- Attach the clip with the capacitor to one of the wires going to your computer's speaker. Attach the other clip to the metal case (ground) somewhere (such as a screw or bolt connection).
- Connect the RCA plug to the auxiliary input on your stereo system or boom box. If sound does not come from the stereo, move the alligator clip (with the capacitor) to the other speaker wire.
This works pretty well, but why? The capacitor serves as a way to correct the DC offset inherent in the design. The speaker is connected to a digital (totem-pole) output that switches between 0V and +5V, so the square wave is 5V amplitude peak-to-peak with a 2.5V DC offset. A large DC offset can drive a line input out of range, so you add a capacitor in series to filter out any DC on the signal. One property of a capacitor is that it'll pass AC (the changes in a signal) while 'locking' DC (the steady, average, voltage of the signal). That's the main use here, to remove that 5V standing voltage.
A problem that remains, however, is that most line inputs are 1V peak-to-peak. So the RealSound cable still generates a signal that is too "hot" for most line inputs. (This may have been intentional, since all RealSound audio was 6-bit PCM and not all of it was mastered properly, ie. with dynamic compression.) So the RealSound cable most definitely won't handle square waves properly (we'll ignore the fact that a clipped square wave is still a square wave for the time being; just because the waveform doesn't change shape when clipped doesn't mean it's okay to clip it!). Is there a better cable you can build?
Try a 4.7k resistor onto the hot side of the speaker, 1k resistor from the "free" end of the 4.7k resistor to ground, 1uF cap from the junction of the two resistors to the line in on your desk (and obviously ground to ground on the desk). You may need to fiddle with the EQ to get a nice sound.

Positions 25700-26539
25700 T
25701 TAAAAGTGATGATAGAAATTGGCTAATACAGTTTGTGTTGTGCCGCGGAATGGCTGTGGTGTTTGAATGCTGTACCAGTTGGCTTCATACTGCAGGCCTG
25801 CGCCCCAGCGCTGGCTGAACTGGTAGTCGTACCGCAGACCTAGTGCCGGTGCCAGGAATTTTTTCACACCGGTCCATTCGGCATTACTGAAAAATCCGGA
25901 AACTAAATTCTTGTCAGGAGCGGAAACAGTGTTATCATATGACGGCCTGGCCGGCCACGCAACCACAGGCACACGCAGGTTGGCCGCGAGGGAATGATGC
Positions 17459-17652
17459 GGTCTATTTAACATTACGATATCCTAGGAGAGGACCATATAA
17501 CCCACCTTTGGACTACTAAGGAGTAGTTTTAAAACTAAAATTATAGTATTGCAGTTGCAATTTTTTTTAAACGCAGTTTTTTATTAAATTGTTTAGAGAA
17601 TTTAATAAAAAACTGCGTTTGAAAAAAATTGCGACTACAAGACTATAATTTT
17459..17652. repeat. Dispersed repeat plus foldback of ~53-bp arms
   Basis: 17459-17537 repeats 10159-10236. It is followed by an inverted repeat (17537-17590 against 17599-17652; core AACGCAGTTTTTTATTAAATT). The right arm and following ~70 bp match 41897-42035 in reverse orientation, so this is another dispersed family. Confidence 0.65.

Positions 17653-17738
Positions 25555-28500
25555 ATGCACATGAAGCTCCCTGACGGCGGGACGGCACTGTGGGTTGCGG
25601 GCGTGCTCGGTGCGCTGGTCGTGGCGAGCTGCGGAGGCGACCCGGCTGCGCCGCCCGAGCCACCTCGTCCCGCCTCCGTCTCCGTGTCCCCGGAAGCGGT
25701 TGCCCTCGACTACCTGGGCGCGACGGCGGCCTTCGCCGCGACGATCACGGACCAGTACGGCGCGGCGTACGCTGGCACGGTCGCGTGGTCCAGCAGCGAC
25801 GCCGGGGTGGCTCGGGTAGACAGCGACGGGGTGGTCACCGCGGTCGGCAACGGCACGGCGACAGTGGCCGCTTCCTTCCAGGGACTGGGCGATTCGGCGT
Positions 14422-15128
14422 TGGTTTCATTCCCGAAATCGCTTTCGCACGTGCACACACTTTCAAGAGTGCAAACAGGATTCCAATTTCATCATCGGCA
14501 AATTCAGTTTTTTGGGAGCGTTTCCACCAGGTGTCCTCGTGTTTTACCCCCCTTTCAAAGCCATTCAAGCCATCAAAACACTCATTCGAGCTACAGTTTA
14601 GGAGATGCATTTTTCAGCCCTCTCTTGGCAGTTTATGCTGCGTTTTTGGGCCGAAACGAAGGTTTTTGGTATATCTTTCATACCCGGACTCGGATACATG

Dennis Boone has this overall advice:
If I'm not mistaken, mathematically, it's a high pass filter, with a half-power (3dB down) cutoff frequency of 1/(2*pi*R*C), where R is the impedance of the load (speaker, mixer, whatever) and C is the value of the capacitor in Farads. You would have to work out the impedance, select the desired 3db point, and turn the crank to calculate the needed cap value. You would want to keep in mind that the graph of the filter effect has a shoulder, so that response won't be flat toward the low end of the passband. Their capacitor value would make sense for an 8 ohm speaker and a 4 Hz cutoff. Since the signal is 0-5V, you would need to pad it down, but you'd probably want to try to more or less match the impedance the driver circuit expects. That sort of thing is accomplished with a resistor voltage divider. Line inputs are usually 1 V peak-to-peak.
Finally, Tony Duell came up with the following circuit:
1uF + || | 10k o------|| |----------/\/\/----+----- Output 'hot' (centre of RCA plug) Hot || | | Side of PC | Speaker / \ 1k / \ | o------------------------------+------ Output ground PC ground
...where the hot side of the PC speaker is the terminal not connected to +5V. If you get that wrong, you'll get no sound, but it shouldn't do any damage.